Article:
Locations Across America

Research fellows with the American Voices Project will visit 200 communities across the 50 states, Washington D.C., Puerto Rico, and Native nations to find out how people throughout the country are faring.

 Approximate locations are shown to preserve respondent confidentiality.

Approximate locations are shown to preserve respondent confidentiality.

 
 
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Urban Neighborhoods

We will visit the country’s iconic cities—including New York, Los Angeles, and Chicago—to examine how gentrification, escalating housing prices, and rising economic segregation play out on the ground.

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Exurban Sites

The suburbs and their newer less-populated cousins—the so-called exurbs—are typically portrayed as upper-middle-class bedroom communities. And indeed they often are. But this stereotype also masks the challenges faced by some lower-income families living in these communities. Exurban life is expensive; cars are often financed with debt; exurban children are worried about their futures; and long commutes can strain family life. We’ll find out how these challenges are being handled on the ground.

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Deindustrializing Neighborhoods

Over the past 50 years, the United States has rapidly deindustrialized, with workers who were once working in factories, mines, and union jobs now either out of the labor force or in lower-paying service jobs. We will visit some of the iconic deindustrializing zones—like Detroit—as well as lesser-known zones in more than 20 states. From Michigan to Missouri to Massachusetts, we will talk to people who have seen their communities evolve, adapt, and succeed—and to those who haven’t.

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Opportunity Bargains

Neighborhoods define the opportunities that children have. Although many of the neighborhoods that provide widespread opportunities are very expensive, not all of them are. These “opportunity bargains,” which can be identified via the Opportunity Atlas, offer pathways for upward mobility while remaining affordable to working families. We’ll talk to residents to learn how these special neighborhoods make it all work.

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Opioid Sites

After the crack epidemic of the 1980s, drugs were often associated with poor, urban, and predominately African American communities. In recent years, the opioid crisis has devastated white and largely middle-class suburban communities, often hitting small towns that have been on the losing end of a changing global economy. We will visit towns across the country—including those in Florida, Appalachia, and the Midwest—to examine how residents have grappled with the rapid rise in drug addiction.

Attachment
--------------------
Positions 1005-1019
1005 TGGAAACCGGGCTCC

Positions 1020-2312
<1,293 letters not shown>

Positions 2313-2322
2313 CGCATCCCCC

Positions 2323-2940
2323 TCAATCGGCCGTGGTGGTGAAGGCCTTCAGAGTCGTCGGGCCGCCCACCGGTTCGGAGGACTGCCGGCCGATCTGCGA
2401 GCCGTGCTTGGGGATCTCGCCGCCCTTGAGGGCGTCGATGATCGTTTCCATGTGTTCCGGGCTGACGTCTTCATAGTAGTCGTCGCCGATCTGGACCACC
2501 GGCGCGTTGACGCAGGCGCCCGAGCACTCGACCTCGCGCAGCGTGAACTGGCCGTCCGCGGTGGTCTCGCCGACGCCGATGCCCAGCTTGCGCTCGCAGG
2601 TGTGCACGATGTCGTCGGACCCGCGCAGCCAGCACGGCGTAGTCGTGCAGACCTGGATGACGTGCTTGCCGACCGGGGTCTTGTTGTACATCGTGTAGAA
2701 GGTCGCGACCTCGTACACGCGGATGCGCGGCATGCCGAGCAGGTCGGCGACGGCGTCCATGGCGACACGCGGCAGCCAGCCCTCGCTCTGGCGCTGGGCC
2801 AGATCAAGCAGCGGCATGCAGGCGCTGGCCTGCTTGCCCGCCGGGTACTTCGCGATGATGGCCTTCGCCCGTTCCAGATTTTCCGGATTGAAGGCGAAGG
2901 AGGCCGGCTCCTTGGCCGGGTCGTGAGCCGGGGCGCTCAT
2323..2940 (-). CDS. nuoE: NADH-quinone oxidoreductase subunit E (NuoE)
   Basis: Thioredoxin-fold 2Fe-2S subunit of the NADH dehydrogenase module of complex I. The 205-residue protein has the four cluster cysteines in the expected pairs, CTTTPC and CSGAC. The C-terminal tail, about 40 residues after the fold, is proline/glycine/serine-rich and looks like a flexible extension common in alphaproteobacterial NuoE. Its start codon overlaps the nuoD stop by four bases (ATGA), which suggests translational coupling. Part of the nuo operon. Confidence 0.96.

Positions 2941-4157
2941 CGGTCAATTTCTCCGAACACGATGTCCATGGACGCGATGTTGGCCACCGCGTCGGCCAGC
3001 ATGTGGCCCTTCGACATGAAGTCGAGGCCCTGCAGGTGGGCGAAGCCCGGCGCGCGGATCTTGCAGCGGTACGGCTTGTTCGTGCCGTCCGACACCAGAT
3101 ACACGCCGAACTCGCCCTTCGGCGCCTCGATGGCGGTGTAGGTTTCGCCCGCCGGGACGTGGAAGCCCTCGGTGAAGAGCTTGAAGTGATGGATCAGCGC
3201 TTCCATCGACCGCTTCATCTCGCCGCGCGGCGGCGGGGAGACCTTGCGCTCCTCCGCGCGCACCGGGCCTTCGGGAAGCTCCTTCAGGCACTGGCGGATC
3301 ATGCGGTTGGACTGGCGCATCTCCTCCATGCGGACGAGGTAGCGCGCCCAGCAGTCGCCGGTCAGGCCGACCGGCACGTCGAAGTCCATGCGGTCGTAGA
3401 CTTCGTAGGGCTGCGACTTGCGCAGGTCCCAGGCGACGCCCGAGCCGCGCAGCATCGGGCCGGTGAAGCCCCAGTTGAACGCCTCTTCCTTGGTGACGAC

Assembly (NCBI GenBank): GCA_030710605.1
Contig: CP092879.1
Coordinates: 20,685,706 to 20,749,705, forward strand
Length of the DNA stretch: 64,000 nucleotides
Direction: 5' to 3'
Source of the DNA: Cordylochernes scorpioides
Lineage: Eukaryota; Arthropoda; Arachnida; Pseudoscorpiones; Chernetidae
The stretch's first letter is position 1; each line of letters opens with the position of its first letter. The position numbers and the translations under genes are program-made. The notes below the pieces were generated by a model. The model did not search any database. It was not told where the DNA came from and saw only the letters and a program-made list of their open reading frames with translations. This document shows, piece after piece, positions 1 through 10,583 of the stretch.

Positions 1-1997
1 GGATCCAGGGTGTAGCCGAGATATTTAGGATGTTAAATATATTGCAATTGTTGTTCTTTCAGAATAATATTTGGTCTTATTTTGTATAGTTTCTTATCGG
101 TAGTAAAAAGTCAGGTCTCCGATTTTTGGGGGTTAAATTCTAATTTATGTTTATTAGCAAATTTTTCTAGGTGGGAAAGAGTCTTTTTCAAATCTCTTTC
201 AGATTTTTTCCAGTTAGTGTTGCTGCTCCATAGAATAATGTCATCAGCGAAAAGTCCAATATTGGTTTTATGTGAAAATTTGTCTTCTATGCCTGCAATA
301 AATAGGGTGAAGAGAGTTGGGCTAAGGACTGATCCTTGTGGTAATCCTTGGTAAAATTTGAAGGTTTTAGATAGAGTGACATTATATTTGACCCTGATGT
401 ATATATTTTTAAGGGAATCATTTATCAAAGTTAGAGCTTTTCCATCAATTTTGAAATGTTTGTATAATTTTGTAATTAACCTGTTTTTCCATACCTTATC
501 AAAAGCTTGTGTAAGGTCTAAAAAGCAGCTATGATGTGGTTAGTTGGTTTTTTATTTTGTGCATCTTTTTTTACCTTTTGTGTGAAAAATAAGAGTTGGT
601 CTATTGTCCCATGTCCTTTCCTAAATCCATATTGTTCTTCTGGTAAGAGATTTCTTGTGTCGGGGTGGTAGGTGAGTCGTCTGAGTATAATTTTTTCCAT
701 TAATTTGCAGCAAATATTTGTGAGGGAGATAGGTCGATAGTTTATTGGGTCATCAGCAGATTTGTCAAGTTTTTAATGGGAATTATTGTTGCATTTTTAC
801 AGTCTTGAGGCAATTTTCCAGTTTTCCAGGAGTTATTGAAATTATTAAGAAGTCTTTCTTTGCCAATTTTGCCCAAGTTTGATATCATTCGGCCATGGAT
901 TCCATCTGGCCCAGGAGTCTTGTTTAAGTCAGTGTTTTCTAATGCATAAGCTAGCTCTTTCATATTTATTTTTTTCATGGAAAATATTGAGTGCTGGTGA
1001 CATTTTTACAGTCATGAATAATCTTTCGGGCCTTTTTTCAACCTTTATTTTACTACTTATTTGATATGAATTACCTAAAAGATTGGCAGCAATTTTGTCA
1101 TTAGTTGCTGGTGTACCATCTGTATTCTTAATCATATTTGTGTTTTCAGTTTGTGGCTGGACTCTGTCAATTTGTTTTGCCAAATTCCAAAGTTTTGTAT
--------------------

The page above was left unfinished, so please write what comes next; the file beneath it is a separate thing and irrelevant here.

Low-Mobility Neighborhoods

The U.S. has experienced a spectacular decline in social mobility. In some neighborhoods, this decline has been especially prominent, but we don’t know why these neighborhoods can’t deliver on the American Dream … even while many others—often quite nearby—have succeeded in delivering widespread opportunity. We hope to solve the puzzle by studying a wide range of low-mobility and high-mobility communities in cities as economically diverse as Fort Worth, New York City, and San Jose.

Rural Communities

The stereotype that poverty happens only in cities is dead wrong and hides much of American poverty. In rural areas, people are facing ongoing challenges with transportation, jobs, infrastructure, and access to services. The American Voices Project will shed new light on these challenges, the equally important successes, and how best to move forward.

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Native Nations

More than one million people live on over 300 Native nations lands across the United States. After centuries of injustice, many communities are impoverished, struggling with low employment, low rates of high school completion, and crumbling infrastructure. And yet others are flourishing. We’ll visit Native nations large and small to find out what’s working, what isn’t, and how opportunities can be ramped up.

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Mining Hubs

In remote corners of the country, especially across the Rust Belt, coal mines once served as the primary source of good-paying jobs. For many families in these communities, generation after generation made their living in the mines; it was a way of life. As the country shifted away from coal as an energy source, these mines were often shuttered, sometimes leading to reduced employment and increased poverty. We will visit these communities to find out why some have thrived and others have not.